On The Quick
Flu Epidemic Rages On
Hospitalizations and pediatric deaths continue to increase
This flu season is shaping up to be one of the worst in recent years, with larger-than-usual numbers of hospitalizations and deaths. Here’s what the CDC wants healthcare professionals to know about the current outbreak.
The 2017–18 season has seen a high incidence of H3N2, or influenza A, which CDC officials consider one of the nastier varieties. Influenza A tends to be more serious and more resistant to vaccination than other strains. According to Dan Jernigan, M.D., MPH, director of the CDC Influenza Division, the rate of flu-related hospitalizations in California during recent has been about four times as high as in the 2014–15 season.
Although it’s still too soon to estimate how many people will be affected in all, the current flu season has already caused more than 53 pediatric deaths. Although most California nurses have already been vaccinated, the CDC says anyone who has not yet received the influenza vaccine should do so as soon as possible. Patients can check vaccinefinder.org to find providers who still have supplies of the vaccine.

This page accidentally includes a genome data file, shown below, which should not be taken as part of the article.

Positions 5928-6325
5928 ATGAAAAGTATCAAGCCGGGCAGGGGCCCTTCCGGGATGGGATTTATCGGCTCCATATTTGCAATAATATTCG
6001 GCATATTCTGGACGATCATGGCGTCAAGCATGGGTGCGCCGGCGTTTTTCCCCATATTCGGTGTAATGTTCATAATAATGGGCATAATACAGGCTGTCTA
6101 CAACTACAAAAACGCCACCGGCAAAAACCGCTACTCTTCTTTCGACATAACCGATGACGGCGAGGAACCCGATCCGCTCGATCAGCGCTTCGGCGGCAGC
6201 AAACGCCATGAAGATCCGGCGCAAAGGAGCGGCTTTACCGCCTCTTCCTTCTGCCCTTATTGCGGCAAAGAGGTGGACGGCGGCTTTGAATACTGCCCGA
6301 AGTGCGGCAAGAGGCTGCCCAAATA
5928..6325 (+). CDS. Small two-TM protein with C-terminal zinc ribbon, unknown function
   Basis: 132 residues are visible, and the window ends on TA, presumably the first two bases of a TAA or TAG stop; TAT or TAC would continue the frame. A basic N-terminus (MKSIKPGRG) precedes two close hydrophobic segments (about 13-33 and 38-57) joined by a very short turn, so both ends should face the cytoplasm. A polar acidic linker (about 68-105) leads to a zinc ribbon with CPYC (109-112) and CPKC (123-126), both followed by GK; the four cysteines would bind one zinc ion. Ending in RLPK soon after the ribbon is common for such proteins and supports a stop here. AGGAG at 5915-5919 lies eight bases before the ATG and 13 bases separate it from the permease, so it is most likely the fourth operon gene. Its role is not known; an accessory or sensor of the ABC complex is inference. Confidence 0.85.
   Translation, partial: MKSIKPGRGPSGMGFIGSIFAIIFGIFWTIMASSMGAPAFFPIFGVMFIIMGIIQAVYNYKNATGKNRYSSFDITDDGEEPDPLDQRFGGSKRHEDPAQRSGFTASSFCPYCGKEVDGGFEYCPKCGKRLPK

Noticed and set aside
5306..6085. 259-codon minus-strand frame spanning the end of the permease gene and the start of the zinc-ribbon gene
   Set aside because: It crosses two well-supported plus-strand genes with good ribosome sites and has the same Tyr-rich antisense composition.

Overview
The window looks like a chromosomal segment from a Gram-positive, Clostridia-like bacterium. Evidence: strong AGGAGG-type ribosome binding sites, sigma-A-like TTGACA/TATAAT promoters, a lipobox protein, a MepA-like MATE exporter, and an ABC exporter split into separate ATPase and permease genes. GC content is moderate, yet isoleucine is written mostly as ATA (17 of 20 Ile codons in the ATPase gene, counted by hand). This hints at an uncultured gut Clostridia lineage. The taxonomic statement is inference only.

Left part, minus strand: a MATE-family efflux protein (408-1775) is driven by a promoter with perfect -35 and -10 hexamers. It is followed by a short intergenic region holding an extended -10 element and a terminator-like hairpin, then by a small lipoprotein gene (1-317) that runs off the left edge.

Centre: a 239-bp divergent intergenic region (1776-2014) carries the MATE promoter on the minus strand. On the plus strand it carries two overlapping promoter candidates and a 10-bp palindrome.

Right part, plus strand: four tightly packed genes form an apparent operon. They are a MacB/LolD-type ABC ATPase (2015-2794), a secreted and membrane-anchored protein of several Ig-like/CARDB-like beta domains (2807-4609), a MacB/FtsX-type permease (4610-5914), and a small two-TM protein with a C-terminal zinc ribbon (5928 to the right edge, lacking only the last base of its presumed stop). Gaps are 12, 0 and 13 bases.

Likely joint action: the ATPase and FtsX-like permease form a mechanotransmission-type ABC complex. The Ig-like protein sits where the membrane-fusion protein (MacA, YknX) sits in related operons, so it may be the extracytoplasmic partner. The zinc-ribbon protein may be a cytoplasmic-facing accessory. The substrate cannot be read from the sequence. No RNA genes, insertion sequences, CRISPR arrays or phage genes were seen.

Patients who are at high risk for influenza complications should receive antiviral treatment (neuraminidase inhibitor) if they show signs of the flu. This includes all hospitalized patients, nursing home residents, children under 2, adults over 65, immune-suppressed individuals, pregnant or postpartum mothers and patients with certain severe or chronic conditions.
Although there are lab tests that can usually determine if a patient has the flu, antiviral treatment is most effective when administered within 48 hours of symptom onset. Therefore, the CDC recommends that high-risk patients begin antiviral therapy as soon as possible rather than waiting for test results.
For more information, go to emergency.cdc.gov/han and look up Health Alert Network brief on seasonal influenza
This article is from workingnurse.com.